by Dick Boyd Author of Broadway North Beach: The Golden Years
Originally published in The Semaphore #189, Winter 2010
Front of Mona's, 1945.
This story has been a blast from the past for me. From 1948 through the 50’s I was a habitué of North Beach. I hit many of the watering holes in this story. In 1955, I was a Grey Line Tour Guide for their Night Club tours that made stops at Finocchio’s, the Gay Nineties and La Casa Dora, all on Broadway. In 1960 I became a partner in Pierre’s Bar at 546 Broadway.
During these years I was an observer of the homophobic behavior of the time. In the 40’s and 50’s and into the early 60’s, gay guys were called either “fairies,” “homos,” “fags,” or “queers.” Lesbians were called “butches” or “bull dykes.” Homophobia reigned. A post WWII “macho” culture prevailed. It was that way in high school and college in both athletics and fraternity life. In fact, the fraternity that a group of my friends and I started in 1948 at San Francisco State, “black balled” (no pun intended), some years after our departure, Johnny Mathis, not because of his race, but because of his sexual orientation. The irony here is that at our founding we had applied for a national charter but declined it after we learned of the national’s racial and religious stipulations. We called ourselves Alpha Zeta Sigma and to us that meant we welcomed everyone from A to Z. But by the mid-fifties that founding principle had been forgotten.
I was going to all kinds of places in North Beach in the late 40’s and early 50’s. I don’t recall being asked for an ID. My favorite two places were Vesuvio and 12 Adler. In the late 40’s, I was usually with the boys and the focus was on drinking and stories. In the early 50’s I began hitting Broadway for the girls. I did notice that 12 Adler was laden with Butches as well as some foxy ladies. I was running on pure testosterone, so I only focused on the foxes. I don’t recall whether on not I made a convert, but I do remember trying. I never counted how many times I struck out. I just kept stepping up to the plate.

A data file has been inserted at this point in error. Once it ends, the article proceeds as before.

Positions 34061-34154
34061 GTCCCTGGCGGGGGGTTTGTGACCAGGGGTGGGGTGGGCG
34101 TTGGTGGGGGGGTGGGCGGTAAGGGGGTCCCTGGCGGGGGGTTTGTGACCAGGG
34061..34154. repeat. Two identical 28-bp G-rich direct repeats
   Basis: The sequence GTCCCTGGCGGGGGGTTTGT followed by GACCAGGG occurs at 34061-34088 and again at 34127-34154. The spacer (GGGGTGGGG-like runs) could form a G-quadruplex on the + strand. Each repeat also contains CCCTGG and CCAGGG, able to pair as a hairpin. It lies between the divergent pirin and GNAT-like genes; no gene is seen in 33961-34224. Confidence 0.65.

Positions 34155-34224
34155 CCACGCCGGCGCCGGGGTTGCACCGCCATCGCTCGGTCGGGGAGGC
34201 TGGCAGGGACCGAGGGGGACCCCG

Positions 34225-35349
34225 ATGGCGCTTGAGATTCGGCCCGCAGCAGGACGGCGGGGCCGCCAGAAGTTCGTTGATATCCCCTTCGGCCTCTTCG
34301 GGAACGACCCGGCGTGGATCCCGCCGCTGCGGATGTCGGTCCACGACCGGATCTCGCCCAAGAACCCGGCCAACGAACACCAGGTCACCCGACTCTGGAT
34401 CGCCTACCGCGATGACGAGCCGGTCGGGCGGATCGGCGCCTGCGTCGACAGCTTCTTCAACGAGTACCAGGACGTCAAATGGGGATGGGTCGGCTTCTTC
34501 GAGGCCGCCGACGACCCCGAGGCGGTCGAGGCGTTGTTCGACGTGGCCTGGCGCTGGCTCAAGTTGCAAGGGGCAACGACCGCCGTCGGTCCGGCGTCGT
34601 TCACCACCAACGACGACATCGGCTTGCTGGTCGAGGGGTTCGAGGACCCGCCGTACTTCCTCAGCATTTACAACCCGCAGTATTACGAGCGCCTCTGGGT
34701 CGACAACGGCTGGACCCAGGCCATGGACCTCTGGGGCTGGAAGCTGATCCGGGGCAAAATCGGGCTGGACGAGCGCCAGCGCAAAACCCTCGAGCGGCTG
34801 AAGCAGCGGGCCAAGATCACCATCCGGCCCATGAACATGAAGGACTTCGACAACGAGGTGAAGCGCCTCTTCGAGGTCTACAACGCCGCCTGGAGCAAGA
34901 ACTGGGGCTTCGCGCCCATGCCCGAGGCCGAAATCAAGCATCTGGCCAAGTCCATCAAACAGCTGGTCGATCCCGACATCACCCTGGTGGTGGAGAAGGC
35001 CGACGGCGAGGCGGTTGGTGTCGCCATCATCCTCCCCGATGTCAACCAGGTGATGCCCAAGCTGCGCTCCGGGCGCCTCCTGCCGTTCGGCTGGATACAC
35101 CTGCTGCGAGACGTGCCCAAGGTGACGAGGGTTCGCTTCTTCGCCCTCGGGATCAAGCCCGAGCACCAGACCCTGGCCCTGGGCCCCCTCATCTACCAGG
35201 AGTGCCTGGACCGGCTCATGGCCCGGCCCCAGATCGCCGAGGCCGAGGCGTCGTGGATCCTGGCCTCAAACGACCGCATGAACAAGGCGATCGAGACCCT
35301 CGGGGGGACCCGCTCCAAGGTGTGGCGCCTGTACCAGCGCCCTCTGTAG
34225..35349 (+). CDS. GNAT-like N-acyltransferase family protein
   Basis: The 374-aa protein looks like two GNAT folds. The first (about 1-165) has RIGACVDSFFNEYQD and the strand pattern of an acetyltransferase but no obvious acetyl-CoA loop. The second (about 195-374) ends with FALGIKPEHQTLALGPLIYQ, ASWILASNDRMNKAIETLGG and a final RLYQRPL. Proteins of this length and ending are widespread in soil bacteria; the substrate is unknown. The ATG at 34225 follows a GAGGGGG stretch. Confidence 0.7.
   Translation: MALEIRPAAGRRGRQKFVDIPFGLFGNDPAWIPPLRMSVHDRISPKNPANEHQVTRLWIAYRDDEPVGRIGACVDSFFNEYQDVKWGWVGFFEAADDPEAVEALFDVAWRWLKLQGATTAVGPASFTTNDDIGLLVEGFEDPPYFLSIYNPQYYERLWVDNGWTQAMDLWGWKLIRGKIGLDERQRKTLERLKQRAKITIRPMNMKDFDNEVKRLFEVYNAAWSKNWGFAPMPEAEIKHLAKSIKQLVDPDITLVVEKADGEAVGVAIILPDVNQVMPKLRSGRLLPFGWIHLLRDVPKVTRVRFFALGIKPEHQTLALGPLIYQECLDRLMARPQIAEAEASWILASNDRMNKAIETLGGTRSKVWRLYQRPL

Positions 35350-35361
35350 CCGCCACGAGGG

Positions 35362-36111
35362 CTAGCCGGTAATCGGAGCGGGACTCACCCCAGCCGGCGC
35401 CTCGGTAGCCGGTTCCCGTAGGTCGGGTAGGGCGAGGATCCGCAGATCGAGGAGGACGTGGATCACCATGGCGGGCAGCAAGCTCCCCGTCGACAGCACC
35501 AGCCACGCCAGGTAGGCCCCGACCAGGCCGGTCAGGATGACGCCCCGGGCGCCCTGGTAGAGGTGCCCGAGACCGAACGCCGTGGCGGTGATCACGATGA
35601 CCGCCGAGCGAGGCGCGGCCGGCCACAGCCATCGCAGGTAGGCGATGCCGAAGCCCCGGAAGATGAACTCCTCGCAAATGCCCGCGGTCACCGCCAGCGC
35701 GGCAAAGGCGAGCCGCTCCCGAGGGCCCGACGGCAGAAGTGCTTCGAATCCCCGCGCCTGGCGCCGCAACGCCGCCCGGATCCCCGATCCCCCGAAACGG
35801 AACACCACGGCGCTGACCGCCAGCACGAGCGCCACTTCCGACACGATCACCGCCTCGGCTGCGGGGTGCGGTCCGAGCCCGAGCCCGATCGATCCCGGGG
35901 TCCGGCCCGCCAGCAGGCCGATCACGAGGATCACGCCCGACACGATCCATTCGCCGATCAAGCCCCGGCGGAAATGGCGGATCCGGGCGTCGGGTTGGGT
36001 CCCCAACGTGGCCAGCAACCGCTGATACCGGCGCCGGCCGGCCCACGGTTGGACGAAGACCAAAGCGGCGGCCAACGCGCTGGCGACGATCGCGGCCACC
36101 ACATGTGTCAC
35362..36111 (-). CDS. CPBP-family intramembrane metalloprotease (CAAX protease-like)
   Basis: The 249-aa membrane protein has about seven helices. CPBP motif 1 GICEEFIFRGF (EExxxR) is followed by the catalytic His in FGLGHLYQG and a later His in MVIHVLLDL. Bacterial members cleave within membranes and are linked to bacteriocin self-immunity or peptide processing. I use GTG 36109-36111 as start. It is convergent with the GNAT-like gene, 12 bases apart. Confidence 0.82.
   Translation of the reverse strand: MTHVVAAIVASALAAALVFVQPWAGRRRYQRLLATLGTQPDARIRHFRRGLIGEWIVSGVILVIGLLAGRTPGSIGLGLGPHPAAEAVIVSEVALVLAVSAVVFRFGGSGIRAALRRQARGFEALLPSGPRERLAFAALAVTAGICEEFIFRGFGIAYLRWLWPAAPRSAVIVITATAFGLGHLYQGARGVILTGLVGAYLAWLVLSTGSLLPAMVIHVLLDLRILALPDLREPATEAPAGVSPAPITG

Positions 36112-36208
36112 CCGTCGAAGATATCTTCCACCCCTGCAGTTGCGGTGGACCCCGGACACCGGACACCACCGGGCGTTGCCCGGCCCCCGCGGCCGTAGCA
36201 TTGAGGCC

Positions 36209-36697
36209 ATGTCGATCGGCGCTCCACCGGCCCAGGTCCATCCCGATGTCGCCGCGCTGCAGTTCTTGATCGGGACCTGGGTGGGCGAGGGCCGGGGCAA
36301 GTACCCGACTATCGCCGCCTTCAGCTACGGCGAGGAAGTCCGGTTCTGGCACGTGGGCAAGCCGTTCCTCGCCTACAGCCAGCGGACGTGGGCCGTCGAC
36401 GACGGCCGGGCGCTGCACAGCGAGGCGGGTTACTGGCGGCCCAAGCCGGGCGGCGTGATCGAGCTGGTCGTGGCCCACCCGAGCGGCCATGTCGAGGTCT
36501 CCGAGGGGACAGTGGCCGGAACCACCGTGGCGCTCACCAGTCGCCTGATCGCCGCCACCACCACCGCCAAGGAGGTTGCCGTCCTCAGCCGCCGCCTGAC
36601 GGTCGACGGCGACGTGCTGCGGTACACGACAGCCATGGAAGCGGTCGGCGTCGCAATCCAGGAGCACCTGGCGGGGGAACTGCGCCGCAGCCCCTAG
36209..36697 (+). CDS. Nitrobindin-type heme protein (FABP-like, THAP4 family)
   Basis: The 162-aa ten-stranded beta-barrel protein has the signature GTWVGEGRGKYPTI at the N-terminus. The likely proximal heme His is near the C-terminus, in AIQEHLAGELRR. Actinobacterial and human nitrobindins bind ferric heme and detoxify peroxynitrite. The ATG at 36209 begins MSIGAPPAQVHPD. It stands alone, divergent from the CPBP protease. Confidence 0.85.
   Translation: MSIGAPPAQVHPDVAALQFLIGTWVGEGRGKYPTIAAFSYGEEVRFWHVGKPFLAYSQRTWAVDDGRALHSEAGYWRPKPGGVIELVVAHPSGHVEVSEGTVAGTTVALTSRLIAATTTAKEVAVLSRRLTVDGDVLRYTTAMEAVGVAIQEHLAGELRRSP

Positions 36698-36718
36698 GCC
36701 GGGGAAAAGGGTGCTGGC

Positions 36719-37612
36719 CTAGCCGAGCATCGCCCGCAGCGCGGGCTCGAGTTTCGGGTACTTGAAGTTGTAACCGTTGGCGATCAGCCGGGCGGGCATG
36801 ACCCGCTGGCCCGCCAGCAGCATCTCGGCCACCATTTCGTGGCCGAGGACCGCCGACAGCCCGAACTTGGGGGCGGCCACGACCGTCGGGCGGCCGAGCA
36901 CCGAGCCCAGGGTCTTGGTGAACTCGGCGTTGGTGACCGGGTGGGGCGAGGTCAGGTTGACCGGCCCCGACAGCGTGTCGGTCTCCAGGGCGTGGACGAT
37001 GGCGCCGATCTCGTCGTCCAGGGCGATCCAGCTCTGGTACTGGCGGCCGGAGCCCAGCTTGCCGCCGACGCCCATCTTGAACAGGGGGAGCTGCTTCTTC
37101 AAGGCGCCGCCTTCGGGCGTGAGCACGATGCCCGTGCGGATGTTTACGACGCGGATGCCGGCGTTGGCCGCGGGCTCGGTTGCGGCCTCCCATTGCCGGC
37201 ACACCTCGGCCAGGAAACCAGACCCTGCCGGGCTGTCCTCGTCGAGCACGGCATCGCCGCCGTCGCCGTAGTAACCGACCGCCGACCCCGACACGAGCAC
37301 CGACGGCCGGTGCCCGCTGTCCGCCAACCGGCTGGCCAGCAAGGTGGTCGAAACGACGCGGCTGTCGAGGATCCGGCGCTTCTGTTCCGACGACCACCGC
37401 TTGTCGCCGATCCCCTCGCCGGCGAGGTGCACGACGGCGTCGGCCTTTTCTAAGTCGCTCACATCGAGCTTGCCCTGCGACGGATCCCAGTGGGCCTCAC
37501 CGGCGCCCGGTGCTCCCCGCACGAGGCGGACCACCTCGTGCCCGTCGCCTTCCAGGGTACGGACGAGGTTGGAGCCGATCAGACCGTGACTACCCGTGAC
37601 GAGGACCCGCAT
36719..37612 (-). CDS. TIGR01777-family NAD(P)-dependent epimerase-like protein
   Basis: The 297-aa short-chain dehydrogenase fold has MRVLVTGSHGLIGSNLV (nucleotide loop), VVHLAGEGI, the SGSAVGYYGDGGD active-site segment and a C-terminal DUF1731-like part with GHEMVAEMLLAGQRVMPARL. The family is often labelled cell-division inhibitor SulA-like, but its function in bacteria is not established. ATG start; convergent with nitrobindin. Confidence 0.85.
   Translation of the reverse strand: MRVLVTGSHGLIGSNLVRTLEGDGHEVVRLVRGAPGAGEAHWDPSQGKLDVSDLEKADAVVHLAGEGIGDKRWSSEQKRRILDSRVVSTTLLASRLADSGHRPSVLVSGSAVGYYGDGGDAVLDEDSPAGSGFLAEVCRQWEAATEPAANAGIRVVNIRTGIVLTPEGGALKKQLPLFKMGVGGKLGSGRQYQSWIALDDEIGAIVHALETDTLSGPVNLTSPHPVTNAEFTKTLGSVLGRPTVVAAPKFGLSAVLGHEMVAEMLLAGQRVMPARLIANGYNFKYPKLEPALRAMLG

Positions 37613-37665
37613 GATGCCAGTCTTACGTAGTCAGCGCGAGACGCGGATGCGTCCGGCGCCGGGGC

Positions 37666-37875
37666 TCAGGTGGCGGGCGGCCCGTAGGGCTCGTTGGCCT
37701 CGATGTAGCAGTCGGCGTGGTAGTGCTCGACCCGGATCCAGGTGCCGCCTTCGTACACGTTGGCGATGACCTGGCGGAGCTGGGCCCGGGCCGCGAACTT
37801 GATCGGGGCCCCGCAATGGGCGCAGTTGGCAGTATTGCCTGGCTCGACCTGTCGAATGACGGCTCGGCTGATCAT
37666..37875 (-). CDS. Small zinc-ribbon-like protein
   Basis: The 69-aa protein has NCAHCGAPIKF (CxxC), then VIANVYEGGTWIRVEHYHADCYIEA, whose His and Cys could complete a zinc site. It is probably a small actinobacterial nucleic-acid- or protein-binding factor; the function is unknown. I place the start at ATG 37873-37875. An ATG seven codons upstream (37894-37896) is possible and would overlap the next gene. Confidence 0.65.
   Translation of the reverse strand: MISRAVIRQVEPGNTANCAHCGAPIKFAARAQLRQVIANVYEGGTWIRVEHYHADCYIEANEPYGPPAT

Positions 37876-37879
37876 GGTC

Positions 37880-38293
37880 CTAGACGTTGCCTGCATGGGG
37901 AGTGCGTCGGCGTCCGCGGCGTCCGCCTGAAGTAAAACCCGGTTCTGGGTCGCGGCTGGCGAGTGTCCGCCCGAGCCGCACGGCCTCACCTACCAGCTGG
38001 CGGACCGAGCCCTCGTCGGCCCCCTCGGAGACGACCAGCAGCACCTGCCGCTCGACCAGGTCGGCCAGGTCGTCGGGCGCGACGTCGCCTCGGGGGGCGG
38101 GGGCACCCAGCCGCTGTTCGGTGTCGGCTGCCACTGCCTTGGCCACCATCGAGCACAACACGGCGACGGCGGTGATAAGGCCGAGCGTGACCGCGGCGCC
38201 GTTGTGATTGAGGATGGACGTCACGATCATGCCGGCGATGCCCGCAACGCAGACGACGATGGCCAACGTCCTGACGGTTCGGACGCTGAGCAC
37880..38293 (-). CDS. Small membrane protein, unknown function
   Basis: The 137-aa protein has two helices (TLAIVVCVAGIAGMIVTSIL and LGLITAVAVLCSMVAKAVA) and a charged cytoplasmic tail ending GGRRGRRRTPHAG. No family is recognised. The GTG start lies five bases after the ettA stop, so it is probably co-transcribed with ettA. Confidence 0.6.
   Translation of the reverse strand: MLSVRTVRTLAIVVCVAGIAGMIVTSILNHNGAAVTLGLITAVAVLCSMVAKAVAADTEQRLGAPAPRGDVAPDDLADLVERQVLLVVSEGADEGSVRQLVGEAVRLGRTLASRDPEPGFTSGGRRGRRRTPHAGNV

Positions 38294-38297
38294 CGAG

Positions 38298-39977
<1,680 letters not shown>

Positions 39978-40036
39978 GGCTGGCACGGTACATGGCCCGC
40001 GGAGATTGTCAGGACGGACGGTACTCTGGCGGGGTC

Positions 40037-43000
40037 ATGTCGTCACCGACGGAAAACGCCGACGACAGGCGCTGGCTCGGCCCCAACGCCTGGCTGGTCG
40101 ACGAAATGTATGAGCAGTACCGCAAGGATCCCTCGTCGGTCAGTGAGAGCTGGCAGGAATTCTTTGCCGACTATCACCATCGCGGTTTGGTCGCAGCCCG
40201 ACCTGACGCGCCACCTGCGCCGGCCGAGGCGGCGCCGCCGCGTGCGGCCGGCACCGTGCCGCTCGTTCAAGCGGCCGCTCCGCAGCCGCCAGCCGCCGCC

Later at Pierre’s we had a few surprising gay experiences. Our Schlitz beer salesman said he belonged to the Mattachine Society (a gay political organization formed in the 1930’s lobbying for gay rights). My partner and I never had a clue what it was, and the guy was anything but swishy. Dave Kopay was one of the 49ers that came in on Sundays after 49er games then played at Kezar Stadium. His nickname in training camp was “Animal.” He was the first professional football player to “come out” publicly, a very courageous act at the time. Bill Paul, who was our bouncer for two years (1962 to 1964) and left to train for the US Judo team, becoming captain of the 1964 Olympic team in Tokyo, came out a few years later. He became president of the Stonewall Gay Democratic Club. He died in 1988 from a brain tumor associated with the HIV virus.
Going back to the Gold Rush days the Barbary Coast extended from the Waterfront to Columbus along Pacific and lower Broadway. In this part of the City morality didn’t seem to be a big issue. Locals, mostly immigrants and many who worked in these joints, had the attitude back then of, “it is what it is.” You make a buck however you can. Even the local churches only paid lip service to the vices in the area.
Many artists came to the city to be involved in the 1915 Pan Pacific Exposition. Some stayed. During the depression there was the WPA Art Project. A huge influx of artists came from around the world to work on murals, freezes, and sculptures. There was the Rincon Annex, Coit Tower, the San Francisco Art Institute (not to be confused with the Academy of Arts) and Aquatic Park all in the vicinity of North Beach. The 1939/40 World’s Fair also drew more “arty” types to the city. Artists fell into the category of “Bohemians” which really became a code word for sexually unconventional. Most lived in North Beach where rents were cheap. It was only natural that gay and lesbian bars would flourish in North Beach and its environs. I should mention here that the preponderance of bars were lesbian. Why? Fewer doors were open through normal channels (work, clubs, organizations) for women to meet other women of a like mind.